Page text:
LIVE OAK, Fla. — Looking to bring change to District 1, Robintina Reed also made history Tuesday night.
Garnering 65 votes to incumbent John Yulee’s 58, Reed became the first female — and black female — elected to the Live Oak City Council.
“That was great, being the first female, the first African-American female, yeah that is great,” Reed said about becoming a history maker. “That’s a record-breaking thing there.
“It felt great (when I heard the results). I was very excited.”
Now though, she hopes that history leads to positive changes for the district, changes that she has already been fighting for even before starting her campaign.
“I do have a lot to learn,” she said, adding her goal now that she’s been elected to the council is to keep pushing for growth and change in District 1. “Some of the things that we’ve all been trying to get done in the district before I even was trying to run, we’re just trying to get District 1 straight.”
Yulee had served on the council for the past eight years. He also served from 1998-2006.
Yulee had received 28 votes to Reed’s 26 in the early voting and on absentee ballots. However, Reed receiving 39 of the 69 votes cast at the District 1 precinct Tuesday to finish with 52.85 percent of the votes.
Reed won’t be the only new face on the council as District 4 will also have a new councilor. But that member won’t be known for another month as Mark Stewart and Norman Crawford are headed to a June 12 runoff.
Stewart, who previously served on the council, garnered 109 votes (35.5 percent) with Crawford receiving 77 (25.08 percent) in the four-man race.
Both Stewart and Crawford said they entered Tuesday expecting a runoff, just grateful they were the two left standing in the race that included John W. Hill, who was cast on 20.85 percent of the ballots, receiving 64 votes, while Jerry Poole had 57 votes (18.57 percent).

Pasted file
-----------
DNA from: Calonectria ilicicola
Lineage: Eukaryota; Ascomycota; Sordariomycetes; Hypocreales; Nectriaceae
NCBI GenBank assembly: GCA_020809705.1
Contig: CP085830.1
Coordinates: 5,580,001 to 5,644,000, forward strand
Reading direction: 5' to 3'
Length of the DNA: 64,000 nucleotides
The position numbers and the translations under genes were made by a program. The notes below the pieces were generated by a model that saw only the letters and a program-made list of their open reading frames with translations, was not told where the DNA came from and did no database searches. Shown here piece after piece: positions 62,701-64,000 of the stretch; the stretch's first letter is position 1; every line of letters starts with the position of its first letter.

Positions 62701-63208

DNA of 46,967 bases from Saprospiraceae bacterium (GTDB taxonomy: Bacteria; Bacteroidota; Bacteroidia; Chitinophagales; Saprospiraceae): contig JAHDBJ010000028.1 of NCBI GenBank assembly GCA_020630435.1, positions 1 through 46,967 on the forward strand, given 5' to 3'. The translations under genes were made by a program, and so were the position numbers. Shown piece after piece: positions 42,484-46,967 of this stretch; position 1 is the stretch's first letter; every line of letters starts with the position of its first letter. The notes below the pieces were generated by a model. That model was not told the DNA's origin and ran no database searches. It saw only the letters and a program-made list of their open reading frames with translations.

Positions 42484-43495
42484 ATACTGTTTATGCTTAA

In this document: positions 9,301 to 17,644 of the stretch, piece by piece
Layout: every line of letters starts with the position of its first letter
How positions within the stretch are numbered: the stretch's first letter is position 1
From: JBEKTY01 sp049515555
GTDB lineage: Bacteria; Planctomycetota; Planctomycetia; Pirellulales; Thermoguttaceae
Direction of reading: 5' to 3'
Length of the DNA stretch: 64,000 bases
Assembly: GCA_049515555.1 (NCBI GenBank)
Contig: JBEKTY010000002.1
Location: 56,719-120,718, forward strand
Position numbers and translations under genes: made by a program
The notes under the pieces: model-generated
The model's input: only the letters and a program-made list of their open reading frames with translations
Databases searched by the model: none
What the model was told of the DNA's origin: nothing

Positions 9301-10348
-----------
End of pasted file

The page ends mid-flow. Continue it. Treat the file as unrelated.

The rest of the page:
“It certainly gives me a standing that I’m still in, I still have hope,” Stewart said, thanking his supporters that voted for him. “I’m looking forward to it.”
Crawford, too, was thankful to remain in the race.
“We live to fight another day,” he said. “It’s going to be a dogfight, I’ll tell you that much. You’re going to know you’ve been in a fight because I’m getting out there and throwing everything I’ve got.
“I’ve been fighting all the time. I’ve been fighting the past two and a half years since I retired. We got a lot accomplished just by me going to the council floor.”
Current District 4 councilman Frank Davis will remain in office, winning in his run for mayor. Davis received 515 votes to Tommie Jefferson’s 262.
“I just want to thank the voters for the confidence they had in electing me as mayor,” Davis said. “Tommie Jefferson ran a good, clean campaign and I really appreciate the way he campaigned and I want to thank him for his love of our city.”
While Davis will be moving into a non-voting position in the city’s government, he is excited about his opportunity to continue to make a difference.
He also is eager to continue moving Live Oak into the future.
“It feels great,” he added about being the mayor-elect. “I’m looking forward to my new role with the city. I’m going to take a positive approach and I think there are some things that have already begun … the pro-growth and business-friendly thing with the LDRs. I want to move that forward and be a part of that.
“I’m going to be a representative of the city in all matters, an ambassador.”
According to the Supervisor of Elections office, there was a 28.77 percent voter turnout with 958 ballots were cast out of the 3,330 registered voters in the city.